Update 2020-06-18: And the adafruit hardware is also not available soon. I cancelled the GPS unit part of the order and I'm looking at sourcing a GPS module for the Pi from another source. The GPS hat which sossolutions no longer sells is originally from uputronics where a newer version of the Raspberry Pi GPS/RTC Expansion Board is listed as available on the site. Based on a ublox chipset which allows me access to a lot of the GPS data.

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2020-04-13 Beeping -- --- .-. ... . loud enough (2)
Today I had time to work on the transistor switching to make the morse oscillator work. As I noticed before the Kent Morse practise oscillator kit is powered directly via the key which draws more current than the nanokeyer I built can handle.

So I had to calculate a transistor switch. That's something I learned a long time ago when I did electronics trade school from 1985 to 1989. In Dutch: MTS electronica. That knowledge had to be dug up again when I did the advanced radio amateur course but since I didn't have to use that knowledge it all sunk away.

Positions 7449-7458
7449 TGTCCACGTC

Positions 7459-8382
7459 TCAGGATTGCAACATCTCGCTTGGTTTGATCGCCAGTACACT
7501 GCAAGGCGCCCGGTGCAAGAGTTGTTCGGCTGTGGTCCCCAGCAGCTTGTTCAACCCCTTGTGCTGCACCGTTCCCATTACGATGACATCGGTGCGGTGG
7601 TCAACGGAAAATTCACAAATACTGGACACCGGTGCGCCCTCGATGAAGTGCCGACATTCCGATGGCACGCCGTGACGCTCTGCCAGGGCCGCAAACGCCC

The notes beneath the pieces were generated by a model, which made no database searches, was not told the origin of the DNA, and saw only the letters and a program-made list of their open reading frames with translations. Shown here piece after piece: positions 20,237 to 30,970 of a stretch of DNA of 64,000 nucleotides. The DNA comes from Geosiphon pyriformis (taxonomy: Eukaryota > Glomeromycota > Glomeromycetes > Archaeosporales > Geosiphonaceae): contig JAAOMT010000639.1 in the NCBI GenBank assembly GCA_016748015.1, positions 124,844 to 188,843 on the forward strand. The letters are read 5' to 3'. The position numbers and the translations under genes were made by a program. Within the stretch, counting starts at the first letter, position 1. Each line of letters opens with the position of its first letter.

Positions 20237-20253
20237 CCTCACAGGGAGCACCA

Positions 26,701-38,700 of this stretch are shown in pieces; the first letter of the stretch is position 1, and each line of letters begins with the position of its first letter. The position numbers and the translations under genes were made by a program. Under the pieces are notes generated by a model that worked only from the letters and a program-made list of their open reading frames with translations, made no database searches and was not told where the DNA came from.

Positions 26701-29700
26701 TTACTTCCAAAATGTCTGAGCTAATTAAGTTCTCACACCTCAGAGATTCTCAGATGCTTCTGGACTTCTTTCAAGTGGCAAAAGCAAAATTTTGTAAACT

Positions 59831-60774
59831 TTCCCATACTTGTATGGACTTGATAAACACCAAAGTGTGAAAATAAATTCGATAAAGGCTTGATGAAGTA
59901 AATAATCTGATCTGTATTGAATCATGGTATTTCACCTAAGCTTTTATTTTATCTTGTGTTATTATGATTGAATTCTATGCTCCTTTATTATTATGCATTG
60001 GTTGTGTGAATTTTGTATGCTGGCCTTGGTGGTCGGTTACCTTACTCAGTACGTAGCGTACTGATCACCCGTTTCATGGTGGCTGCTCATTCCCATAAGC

But, google to the rescue and I found lots of examples, but the easiest one was at Transistor as a Switch - ElectronicsTutorials which explained exactly what I wanted. The next item was 'which transistor'. The default NPN transistor is the BC547B, but the theoretical current through the oscillator is a bit more than this transistor can handle. But a fellow amateur had a few BC337 transistors spare in his junkbox, so I could continue with this project.

Today I did the drawing and the calculations. I looked up the specifications for the BC337 in full saturation, at which time the Vbe is 1.2 Volt, Vce is 0.7 volt and Ibase is 1 milliAmpere. So I ended up with a resistor of 6800 Ohm at the input (which is (9 Volt - 1.2 Volt)/1 millAmpere rounded) and after building it on a breadboard it went beep with an input current of somewhat over 1.0 milliAmpere.

Update: Second test was with the nanokeyer, which first gave no sound, but that was due to me turning the volume down on the practise oscillator. Turning it back up fixed the problem, and I now have loud morse!

In the end this is giving me a good feeling. I had a kind of problem I haven't had to solve in ages so I had to relearn how to solve this, I found the solution method and was able to apply it in theory, practice followed the theory and it all worked as designed.

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2020-04-02 Beeping -- --- .-. ... . loud enough